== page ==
The F-33 is a true ‘designer’s boat’, and comes with a simple, practical and roomy interior. As a general guide, the interior volume is 33% larger than the F-31, 14% smaller than the new Corsair 36, and 40% smaller than the new F-39.

This is a basic ‘R’ type interior as used in SHADOWFAX, with table removed – light and airy

The F-33 interior has a very spacious feel, with full standing headroom, and comfortable seats with a great view. The optional forward galley as shown is smaller than designed, as per the owner’s requirements, who wanted a more basic ‘R’ type interior, with a portable camp stove, rather than a fitted one. The private head area (forward on port side) is surprisingly roomy, with its own private entrance in the bow compartment. It can be fitted out with full vanity, hot and cold water etc. Photos of the full standard interior will become available once boats now being built are complete.

The F-33 has restored the original F-27’s easy open access to all areas, and without gelcoated fiberglass interior liners. Such liners are very heavy and are not a good idea for any ocean capable multihull, reducing the important load carrying ability, while also covering many areas that should be readily available for easy inspection.The standard F-33 interior finish in most areas will be Frontrunner fabric, which is a very thin and light weight super tough fabric, but also one of the most expensive interior marine fabrics on the market. However, it is chosen because it works so well, is actually even lighter than paint, is warm and friendly to the touch, and looks great. A ‘wipe down’ glossy finish will still be used where needed, such as galley and head areas. SHADOWFAX’s interior is painted with a semi-gloss LP paint in a beautiful patterned finish (Option B on Price/Specification List).

Looking aft, the optional inboard being visible

The attractive glossy finish that is the main advantage of gelcoated liners will still be available (Option A), but achieved only by using an LP paint directly on the faired hull, rather than using liners. It will be a more expensive option, but only for those who prefer it, so every F-33 buyer will not need to pay the high extra cost associated with developing and making interior liner molds, or be subjected to the extra weight.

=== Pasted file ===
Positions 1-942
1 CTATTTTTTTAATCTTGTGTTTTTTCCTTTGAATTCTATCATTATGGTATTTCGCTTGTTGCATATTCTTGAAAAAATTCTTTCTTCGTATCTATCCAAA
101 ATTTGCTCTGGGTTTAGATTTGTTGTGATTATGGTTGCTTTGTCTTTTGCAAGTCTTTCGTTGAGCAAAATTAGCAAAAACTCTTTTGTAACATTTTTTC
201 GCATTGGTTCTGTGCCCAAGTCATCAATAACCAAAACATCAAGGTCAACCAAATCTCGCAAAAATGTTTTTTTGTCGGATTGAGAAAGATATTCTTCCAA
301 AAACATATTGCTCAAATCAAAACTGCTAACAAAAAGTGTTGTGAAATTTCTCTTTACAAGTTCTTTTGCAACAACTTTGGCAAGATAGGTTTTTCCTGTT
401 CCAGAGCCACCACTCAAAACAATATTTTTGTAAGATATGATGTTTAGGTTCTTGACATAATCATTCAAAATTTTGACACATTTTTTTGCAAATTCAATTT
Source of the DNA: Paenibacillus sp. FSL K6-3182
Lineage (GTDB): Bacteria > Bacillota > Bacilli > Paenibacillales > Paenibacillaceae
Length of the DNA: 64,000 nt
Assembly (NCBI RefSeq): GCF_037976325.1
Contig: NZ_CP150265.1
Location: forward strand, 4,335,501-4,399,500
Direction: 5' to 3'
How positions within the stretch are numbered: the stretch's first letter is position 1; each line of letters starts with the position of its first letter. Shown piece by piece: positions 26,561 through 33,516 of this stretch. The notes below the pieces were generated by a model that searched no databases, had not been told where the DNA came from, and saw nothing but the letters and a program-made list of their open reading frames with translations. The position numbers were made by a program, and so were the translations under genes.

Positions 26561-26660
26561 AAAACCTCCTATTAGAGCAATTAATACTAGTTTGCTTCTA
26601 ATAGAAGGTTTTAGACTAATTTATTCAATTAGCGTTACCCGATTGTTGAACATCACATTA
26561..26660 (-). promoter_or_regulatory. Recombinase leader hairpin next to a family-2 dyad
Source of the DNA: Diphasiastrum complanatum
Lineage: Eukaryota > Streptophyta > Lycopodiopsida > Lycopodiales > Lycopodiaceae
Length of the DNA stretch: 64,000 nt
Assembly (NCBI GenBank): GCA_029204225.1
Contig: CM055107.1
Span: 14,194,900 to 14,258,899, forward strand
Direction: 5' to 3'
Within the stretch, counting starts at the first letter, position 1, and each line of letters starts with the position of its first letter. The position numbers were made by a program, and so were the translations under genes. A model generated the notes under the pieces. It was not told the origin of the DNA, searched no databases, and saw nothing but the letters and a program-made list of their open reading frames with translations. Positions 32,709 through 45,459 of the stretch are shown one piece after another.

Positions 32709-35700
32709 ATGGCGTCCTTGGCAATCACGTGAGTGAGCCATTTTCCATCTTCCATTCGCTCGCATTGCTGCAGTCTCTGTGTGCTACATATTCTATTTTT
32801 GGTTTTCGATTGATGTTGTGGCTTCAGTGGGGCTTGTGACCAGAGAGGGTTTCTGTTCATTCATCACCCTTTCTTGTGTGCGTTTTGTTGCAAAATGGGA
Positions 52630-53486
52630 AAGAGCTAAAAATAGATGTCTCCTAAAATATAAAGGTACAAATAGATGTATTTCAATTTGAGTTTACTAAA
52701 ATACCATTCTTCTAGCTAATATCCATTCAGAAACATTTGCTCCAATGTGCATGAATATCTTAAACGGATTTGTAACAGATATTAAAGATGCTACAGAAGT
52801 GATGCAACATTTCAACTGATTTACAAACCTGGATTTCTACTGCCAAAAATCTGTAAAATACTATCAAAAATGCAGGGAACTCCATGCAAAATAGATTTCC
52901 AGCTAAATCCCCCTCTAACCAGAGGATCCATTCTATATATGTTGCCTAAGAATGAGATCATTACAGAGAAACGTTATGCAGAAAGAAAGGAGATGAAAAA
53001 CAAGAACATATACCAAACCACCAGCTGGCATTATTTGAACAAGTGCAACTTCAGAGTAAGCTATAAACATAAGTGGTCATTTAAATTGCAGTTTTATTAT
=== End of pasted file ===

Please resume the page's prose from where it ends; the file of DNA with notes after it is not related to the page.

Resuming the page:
The roomy aft cabin – and this is the narrow end of the large aft double berth! Plenty of sitting headroom here too, with a handy footwell (out of picture).
The very private head/shower area – simple and clean – and as about as basic as one can get on SHADOWFAX. A fully installed marine head (both manual and electic) is also an available option, along with a vanity unit which will fit on the right (port) side.

To Summarize:

The F-33 is a technically advanced new maxi-trailerable design being built to very high quality standards.

Like all Farrier designs, it is designed as a roomy and very safe true cruising design, but one that also just happens to be very fast.

It trailers at 9′ 6″ wide, which will just require a simple yearly permit in most areas, and this is usually a simple process.

Pete Pattullo’s F-33R #9, having just been delivered in Texas

Download Original Full Specification and Option List

Availability – as of May, 2013

The strong Australian dollar since 2004 (up 69%) made it uneconomical to build the F-33 Down Under for export to other countries, so it had to be discontinued. However, a new 2013 F-33 has now been developed, and being built in Subic Bay, in the Philippines, it is ecomonical once more to manufacture and make available for sale world wide

The original F-33 was certainly a great boat and raised the bar far higher than earlier designs while outdating all the competition. However, the new 2013 F-33 is even better with even more new advancements.

Ian Farrier

F-33 News and Race reports:

The Initial Launching Report

First F-33 Sailing in U.K.

First F-33 Launched in Florida

F-33R Wins Southampton – Poole Race

F-33R Wins The ‘Round Island Race’

F-33 Wins Inaugural Multihull Class at Cowes Week

F-33 Launched in New York

F-33 Launched in Texas

F-33, and F-33R are trademarks of Farrier Marine, Inc.